Meet my guest blogger, Corinne. I was sitting here thinking now where did I meet her. Then I remembered she posted on a Chilliwack hiking page that she wanted to go snow shoeing. I invited her that night and sure enough the next morning she was SS'ing with us at Zoa Peak. I'll tell you that I liked her instantly. You'd think when you met her she is really not a hiker as she shows up cuter than anything, lip gloss in tote but she has navigation skills that will get you out if any back country, is a little bit of a mountain goat, doesn't complain and is super fun to hike with. She is kind hearted and is giving of one of the things we might not think of...her time! Her energy is upbeat and always finds good in everything and everyone. If you're lucky enough to be friends with Corinne you are truly blessed.
This is Corinne's recent journey to Bear Mountain. Now there are two Bear Mountain's, this one is the trail in Mission.
Psst...she doesn't want me to call myself Scaredy Cat any longer as she thinks it is hindering my growth so I'll say...Lori.
A lovely little hike with a surprise view at the top. The trail up Bear Mountain is also sometimes known as Pioneer Trail however we didn’t find any signage to that effect the day we went nor any pioneers for that matter. What you will find are all kinds of mountain biking trails that we thought doubled really well as hiking trails.
Directions: Head east on the Lougheed Highway and turn left at Dewdney Trunk Road where there’s a Co-Op gas station on the corner. The road bends and curves and eventually you will drive by Westminster Abbey. Shortly after turn right on Stave Lake Street. Soon you come to an intersection where you have to turn right to stay on Stave. Don’t turn, keep going straight. The road is now Doyle. When you get to an intersection with Richards Street, continue straight. It’s a dead end and this is the trail head. There’s a house on the right so don’t block their driveway.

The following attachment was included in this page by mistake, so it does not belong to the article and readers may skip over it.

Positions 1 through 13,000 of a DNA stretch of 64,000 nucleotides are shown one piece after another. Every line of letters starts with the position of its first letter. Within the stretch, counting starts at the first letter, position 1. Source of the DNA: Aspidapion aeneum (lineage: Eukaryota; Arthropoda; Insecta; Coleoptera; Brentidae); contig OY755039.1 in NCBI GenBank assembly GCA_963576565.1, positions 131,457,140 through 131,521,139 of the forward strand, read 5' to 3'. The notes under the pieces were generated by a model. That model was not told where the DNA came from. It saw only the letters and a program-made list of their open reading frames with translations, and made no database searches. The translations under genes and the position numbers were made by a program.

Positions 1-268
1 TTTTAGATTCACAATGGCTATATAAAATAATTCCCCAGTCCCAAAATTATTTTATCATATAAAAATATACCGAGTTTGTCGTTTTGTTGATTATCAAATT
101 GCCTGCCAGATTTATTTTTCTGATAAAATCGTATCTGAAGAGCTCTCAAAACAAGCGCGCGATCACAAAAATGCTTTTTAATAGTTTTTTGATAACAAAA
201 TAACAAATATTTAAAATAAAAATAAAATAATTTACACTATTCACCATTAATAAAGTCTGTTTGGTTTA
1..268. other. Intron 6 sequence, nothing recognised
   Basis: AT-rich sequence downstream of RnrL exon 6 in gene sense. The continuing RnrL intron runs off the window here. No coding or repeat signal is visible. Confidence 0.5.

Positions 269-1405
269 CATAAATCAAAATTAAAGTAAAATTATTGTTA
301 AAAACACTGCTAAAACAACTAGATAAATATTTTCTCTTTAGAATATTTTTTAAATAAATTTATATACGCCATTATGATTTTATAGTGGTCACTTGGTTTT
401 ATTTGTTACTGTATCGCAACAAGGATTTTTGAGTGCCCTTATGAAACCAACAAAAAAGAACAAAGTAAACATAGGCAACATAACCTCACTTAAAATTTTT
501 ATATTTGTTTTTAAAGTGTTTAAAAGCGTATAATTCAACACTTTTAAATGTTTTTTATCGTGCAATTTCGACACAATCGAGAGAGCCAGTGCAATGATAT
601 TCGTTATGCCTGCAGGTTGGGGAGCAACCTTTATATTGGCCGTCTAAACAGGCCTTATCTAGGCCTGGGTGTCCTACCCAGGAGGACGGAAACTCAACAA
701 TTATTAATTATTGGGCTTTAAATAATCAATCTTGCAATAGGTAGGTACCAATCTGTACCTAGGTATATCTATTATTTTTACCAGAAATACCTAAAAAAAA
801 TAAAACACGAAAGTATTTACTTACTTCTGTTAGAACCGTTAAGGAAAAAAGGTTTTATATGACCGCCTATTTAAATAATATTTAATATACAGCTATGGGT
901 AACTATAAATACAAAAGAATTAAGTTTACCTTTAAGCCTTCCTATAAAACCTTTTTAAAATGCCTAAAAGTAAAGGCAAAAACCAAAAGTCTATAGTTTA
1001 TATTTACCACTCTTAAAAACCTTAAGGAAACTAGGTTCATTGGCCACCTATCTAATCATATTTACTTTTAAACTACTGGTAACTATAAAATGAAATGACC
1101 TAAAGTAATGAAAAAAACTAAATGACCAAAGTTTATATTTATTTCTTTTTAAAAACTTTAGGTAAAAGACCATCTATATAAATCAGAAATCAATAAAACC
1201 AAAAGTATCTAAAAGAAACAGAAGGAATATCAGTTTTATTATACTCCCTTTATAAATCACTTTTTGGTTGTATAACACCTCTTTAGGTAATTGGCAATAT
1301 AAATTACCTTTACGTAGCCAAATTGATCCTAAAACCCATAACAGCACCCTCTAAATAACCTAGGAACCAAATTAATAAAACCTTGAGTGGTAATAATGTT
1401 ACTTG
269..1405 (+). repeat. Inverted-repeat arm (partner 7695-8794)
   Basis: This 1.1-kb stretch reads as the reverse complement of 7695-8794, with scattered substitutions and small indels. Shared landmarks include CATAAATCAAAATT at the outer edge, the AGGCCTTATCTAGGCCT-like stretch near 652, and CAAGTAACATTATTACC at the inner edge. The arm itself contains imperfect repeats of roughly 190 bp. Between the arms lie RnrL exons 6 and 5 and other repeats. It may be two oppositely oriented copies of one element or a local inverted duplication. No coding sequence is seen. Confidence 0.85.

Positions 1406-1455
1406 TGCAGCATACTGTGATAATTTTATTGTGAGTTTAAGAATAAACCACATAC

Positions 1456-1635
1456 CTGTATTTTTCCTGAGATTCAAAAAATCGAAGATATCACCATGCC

There’s no sign but enter the forest at the trail head. Right away there’s a Y intersection. Stick to the left and cross and short wooden bridge. Continue on this trail up through the forest. You’ll know it’s a bike trail because of the curved/banked corners but we didn’t meet anyone else on the trail. The bottom part has a few steeper sections but they’re short and flatten out quickly. At one point we saw a sign on a tree for another trail named Cranks which headed down to the left a bit. Just stay on the path and keep going up. There’s minimal trail tape but you’ll cross a lot of little wooden bridges. The forest is really beautiful and open and you see the sky peeking through almost the whole time so you think you must be almost near the top. Eventually you will come to an intersection for a two trails called Corduroy (easy) and Bomba (more difficult). Turn right here and head up Bomba. It’s a little bit rockier than the rest of the trail but only for a very short distance … nothing to worry about. All through the forest there are jumps and platforms for the mountain bikers. Stay on Bomba and eventually you’ll come out of the forest at a sign that says Back Door (most difficult). This is your marker to find your way back onto the trail. Turn left and head up the gravel road for only about -300M to the top where it flattens out and you are rewarded with a beautiful view of the end of Hatzic Lake, the Fraser River, Sumas Mountain, Matsqui Prairie, and way off in the distance Mt. Baker, Slesse, and even Elk and Thurston! The whole hike including a 20 min. stop up top was only 2 ½ hours. There are other entrances to this mountain where you can find other ways to the top so it’s difficult to estimate the exact amount of elevation but the directions we had said it was 200M and 2.4kms return. I can tell you for sure it was probably double that length and felt like we gained more than 200M.
Once you’re back down you’ll have time to head over to Cascade Falls to complete a really great day!